• The event voiced a shared understanding that food systems are dysfunctional under may criteria. However, they are currently the objects and subjects of dynamics that make such dysfunctionalities even bigger (i.e. dematerialization, digitalization, financialization), many of which keep increasing the distance among actors within these systems, and continue to invisibilize production to consumers and policy makers. The drivers of these dysfunctionalities need to be exposed and addressed. As the same time, the process of economic and political power concentration is few hands has further shrunk the space of democratic sovereignty and the guidelines need to reclaim the multidimensional public objectives that food system reform serves;
  • On this background, the key principles that should be applied to the upcoming policy convergence process in the CFS: 1) a holistic view of all the dimensions of production (social, environmental, cultural); 2) a systemic approach that looks at the root causes of food insecurity and malnutrition; 3) a monitoring system embodied in the guidelines that would drive implementation. In this context, it was stressed that the CFS needs to embrace a critical approach: it is essential to identify the key leverage points for moving the transition forward, inserting key policy elements that can drive change;
  • Participants also raised the need to explicitly link key dimensions of the human rights framework as those related to right to health, right to food, women’s rights and children and youth’s rights. Many others highlighted the need to re-establish proper soil fertility cycles, reorienting the agricultural practises on the basis of ancestral knowledge and returning to traditional ways of production. In all these respects, agroecology was mentioned by many participants as the fundamental way forward to reshape food system to address multiple developmental challenges;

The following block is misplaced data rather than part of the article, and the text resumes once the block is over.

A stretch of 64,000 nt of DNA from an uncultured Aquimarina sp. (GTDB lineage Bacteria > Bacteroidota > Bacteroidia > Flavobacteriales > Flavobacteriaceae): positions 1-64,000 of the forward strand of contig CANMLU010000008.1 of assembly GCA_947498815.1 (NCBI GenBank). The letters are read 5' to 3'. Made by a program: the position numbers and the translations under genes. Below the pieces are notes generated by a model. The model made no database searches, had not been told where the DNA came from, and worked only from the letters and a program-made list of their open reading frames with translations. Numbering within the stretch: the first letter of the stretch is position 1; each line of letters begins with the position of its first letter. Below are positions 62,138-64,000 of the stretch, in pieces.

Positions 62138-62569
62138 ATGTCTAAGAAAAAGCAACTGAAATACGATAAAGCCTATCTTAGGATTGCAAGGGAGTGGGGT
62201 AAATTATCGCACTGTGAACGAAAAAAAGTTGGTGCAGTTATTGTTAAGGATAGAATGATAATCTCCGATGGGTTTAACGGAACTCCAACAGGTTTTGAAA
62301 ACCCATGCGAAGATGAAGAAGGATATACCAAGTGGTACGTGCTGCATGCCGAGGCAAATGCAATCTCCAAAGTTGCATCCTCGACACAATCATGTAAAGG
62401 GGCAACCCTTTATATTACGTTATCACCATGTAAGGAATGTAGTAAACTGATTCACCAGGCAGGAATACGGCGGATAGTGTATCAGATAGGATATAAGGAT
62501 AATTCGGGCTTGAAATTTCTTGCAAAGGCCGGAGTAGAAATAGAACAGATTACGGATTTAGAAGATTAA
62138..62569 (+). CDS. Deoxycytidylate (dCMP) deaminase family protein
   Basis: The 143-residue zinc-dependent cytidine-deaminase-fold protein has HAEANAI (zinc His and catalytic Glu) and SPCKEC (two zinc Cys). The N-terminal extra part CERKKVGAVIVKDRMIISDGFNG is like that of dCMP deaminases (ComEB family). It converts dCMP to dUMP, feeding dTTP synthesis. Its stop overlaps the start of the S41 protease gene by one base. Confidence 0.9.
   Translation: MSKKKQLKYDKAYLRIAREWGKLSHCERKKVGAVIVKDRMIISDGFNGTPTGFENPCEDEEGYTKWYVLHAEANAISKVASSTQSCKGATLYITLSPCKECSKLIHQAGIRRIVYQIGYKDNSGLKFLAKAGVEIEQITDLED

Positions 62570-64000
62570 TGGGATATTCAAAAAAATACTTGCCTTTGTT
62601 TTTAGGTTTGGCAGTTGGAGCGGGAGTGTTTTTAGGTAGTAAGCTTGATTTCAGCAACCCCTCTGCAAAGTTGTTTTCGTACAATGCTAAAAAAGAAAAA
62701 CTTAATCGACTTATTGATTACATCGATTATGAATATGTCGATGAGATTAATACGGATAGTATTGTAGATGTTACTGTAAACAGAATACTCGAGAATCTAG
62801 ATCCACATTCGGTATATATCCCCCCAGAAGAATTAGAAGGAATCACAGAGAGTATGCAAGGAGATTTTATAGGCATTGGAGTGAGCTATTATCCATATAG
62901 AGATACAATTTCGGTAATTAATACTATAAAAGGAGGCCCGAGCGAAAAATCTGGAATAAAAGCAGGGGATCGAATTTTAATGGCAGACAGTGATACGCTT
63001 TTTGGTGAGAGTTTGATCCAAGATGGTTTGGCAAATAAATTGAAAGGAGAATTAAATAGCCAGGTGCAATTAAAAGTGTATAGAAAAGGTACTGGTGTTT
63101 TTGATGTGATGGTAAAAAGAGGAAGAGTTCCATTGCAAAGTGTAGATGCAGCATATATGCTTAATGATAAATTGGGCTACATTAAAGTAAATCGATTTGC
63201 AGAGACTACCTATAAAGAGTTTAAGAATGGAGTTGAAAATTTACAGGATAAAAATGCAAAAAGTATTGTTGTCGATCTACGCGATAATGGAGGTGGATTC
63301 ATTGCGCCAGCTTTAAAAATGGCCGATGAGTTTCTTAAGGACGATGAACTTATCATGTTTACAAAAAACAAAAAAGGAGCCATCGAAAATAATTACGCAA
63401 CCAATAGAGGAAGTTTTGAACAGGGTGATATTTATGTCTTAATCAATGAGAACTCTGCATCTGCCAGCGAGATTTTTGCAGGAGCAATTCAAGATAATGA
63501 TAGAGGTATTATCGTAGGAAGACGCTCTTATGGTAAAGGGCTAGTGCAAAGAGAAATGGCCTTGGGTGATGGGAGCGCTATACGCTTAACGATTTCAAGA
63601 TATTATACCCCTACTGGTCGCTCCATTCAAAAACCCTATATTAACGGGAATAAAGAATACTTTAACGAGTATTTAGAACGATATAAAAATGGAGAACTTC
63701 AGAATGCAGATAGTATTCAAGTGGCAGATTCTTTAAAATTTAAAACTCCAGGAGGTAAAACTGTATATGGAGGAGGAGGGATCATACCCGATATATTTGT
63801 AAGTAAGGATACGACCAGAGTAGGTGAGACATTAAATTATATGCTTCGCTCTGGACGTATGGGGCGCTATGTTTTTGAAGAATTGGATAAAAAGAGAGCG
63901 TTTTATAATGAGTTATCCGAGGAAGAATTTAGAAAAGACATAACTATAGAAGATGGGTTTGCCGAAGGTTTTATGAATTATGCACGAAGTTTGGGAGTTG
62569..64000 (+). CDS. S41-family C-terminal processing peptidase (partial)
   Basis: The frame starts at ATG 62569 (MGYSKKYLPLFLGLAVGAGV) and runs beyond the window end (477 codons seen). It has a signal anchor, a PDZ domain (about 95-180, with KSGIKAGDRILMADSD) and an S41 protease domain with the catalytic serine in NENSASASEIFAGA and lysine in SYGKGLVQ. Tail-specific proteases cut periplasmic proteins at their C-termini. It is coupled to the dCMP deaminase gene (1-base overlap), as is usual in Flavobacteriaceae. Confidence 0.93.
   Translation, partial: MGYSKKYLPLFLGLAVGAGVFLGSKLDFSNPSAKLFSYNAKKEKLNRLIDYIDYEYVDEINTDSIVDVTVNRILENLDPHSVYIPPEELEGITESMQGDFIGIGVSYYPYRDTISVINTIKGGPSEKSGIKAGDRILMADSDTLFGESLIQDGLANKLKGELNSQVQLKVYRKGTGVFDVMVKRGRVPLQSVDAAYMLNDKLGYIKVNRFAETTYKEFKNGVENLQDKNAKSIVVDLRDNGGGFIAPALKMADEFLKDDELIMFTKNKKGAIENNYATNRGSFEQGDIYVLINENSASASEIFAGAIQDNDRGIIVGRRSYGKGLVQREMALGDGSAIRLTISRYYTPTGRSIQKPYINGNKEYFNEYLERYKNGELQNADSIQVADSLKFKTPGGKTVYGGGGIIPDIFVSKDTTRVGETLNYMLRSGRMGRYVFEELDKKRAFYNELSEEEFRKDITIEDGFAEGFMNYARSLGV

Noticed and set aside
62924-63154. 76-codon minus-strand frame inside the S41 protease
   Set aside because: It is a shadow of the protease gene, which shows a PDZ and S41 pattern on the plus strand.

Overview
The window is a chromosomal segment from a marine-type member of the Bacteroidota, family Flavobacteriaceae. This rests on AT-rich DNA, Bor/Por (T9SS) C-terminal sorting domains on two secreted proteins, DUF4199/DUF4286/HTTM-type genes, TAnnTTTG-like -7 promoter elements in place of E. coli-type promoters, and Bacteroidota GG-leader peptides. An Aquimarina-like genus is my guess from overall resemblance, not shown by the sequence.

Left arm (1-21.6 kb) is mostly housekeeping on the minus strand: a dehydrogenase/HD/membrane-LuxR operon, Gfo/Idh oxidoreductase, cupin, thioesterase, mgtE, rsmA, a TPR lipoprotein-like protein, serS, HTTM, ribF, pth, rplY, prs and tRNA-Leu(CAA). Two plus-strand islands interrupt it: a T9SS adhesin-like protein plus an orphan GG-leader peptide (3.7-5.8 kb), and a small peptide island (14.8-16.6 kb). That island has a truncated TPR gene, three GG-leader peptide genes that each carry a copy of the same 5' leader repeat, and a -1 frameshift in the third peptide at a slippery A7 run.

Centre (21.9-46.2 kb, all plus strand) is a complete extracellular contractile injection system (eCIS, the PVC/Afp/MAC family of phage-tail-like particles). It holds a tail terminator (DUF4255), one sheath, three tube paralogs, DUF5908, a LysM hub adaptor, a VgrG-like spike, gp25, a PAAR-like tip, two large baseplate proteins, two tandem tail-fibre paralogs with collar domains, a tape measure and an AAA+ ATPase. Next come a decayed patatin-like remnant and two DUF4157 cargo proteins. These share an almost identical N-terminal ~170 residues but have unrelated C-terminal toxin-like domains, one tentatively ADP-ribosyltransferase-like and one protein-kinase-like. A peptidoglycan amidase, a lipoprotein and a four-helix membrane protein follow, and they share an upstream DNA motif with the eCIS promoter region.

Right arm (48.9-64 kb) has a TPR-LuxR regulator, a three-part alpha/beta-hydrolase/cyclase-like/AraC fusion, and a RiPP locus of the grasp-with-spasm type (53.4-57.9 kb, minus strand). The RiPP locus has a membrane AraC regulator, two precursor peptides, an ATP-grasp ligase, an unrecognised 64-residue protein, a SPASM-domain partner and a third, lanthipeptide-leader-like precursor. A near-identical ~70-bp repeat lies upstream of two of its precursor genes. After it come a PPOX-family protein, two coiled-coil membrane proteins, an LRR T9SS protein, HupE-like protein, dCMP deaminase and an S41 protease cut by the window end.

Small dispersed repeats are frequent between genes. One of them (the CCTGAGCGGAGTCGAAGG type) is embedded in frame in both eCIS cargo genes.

• When addressing nutrition, it is also essential to be aware of the conditions of agricultural and food producers, being often the most affected by hunger and malnutrition. They are often invisible in policy discussion, also given the difficulties in retrieving data on workers’ condition in plantations and consequently acting against the human rights violations therein. (i.e. the ILO clauses on occupational safety ate not implemented in various working areas, consequently toxic pesticide chemicals are often used causing issue and diseases with intergenerational effect).

Key take away messages

  • Nutrition has a broad range of domains: it is essential to address nutrition in its multidimensional nature and with a holistic and systemic approach;
  • Need of a holistic and integrated human rights approach when negotiating the CFS guidelines on food system and nutrition;
  • Key Principles for the process: holistic view, focus on the root causes, monitoring system;
  • Centrality of human rights, women’s rights as well as women and youth empowerment;
  • Impossible to talk about nutrition without putting workers’ rights at the centre;
  • Essential to retrieve ancestral knowledge on food, agriculture and nutrition and have it reflected by the future guidelines.
CFS Side Event 64 - Food System & Nutrition Guidelines: How can the CFS make a difference?